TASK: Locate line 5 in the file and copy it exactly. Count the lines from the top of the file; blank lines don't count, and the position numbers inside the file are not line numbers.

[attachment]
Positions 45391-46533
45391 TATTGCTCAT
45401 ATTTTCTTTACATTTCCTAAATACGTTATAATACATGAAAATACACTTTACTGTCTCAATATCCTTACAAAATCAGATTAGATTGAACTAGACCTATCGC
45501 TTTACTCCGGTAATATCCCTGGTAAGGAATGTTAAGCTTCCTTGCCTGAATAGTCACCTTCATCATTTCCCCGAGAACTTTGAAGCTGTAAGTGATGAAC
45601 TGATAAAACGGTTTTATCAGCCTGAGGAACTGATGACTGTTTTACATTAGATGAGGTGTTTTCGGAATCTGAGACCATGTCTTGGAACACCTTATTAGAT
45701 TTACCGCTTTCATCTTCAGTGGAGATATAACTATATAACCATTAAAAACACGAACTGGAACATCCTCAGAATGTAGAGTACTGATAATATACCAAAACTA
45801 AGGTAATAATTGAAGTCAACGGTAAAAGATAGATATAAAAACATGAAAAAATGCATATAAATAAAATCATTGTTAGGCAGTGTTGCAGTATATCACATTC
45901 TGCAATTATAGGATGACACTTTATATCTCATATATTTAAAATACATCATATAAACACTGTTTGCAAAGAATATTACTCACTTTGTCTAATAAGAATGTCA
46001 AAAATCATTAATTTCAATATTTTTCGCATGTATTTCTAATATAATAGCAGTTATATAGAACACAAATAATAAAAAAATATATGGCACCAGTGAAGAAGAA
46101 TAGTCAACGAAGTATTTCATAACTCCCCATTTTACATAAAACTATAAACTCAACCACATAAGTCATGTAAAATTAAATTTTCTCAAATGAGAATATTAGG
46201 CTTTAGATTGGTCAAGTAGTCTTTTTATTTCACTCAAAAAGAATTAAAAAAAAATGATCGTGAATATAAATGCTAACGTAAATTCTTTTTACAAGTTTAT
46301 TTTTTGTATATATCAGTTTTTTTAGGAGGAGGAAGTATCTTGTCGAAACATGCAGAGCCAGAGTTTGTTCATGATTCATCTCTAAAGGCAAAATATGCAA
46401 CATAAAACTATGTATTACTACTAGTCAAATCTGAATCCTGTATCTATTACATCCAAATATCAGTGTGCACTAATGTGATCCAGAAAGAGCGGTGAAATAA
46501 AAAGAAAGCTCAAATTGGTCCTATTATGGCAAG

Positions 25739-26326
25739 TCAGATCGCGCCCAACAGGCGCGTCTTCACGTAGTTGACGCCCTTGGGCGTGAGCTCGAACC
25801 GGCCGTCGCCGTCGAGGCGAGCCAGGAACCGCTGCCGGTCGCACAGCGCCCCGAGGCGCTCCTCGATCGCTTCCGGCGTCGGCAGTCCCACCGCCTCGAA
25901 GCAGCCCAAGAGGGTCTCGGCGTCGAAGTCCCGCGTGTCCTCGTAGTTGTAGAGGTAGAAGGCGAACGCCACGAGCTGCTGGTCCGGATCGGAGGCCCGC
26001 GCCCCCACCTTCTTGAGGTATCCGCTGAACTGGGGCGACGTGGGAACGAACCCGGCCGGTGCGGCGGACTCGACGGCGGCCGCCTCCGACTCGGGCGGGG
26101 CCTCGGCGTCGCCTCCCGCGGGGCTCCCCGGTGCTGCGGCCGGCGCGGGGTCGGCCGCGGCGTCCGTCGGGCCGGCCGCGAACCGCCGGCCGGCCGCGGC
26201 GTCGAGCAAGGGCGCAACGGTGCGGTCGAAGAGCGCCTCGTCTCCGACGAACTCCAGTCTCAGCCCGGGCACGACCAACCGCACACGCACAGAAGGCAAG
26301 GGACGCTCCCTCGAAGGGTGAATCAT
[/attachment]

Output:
45601 TGATAAAACGGTTTTATCAGCCTGAGGAACTGATGACTGTTTTACATTAGATGAGGTGTTTTCGGAATCTGAGACCATGTCTTGGAACACCTTATTAGAT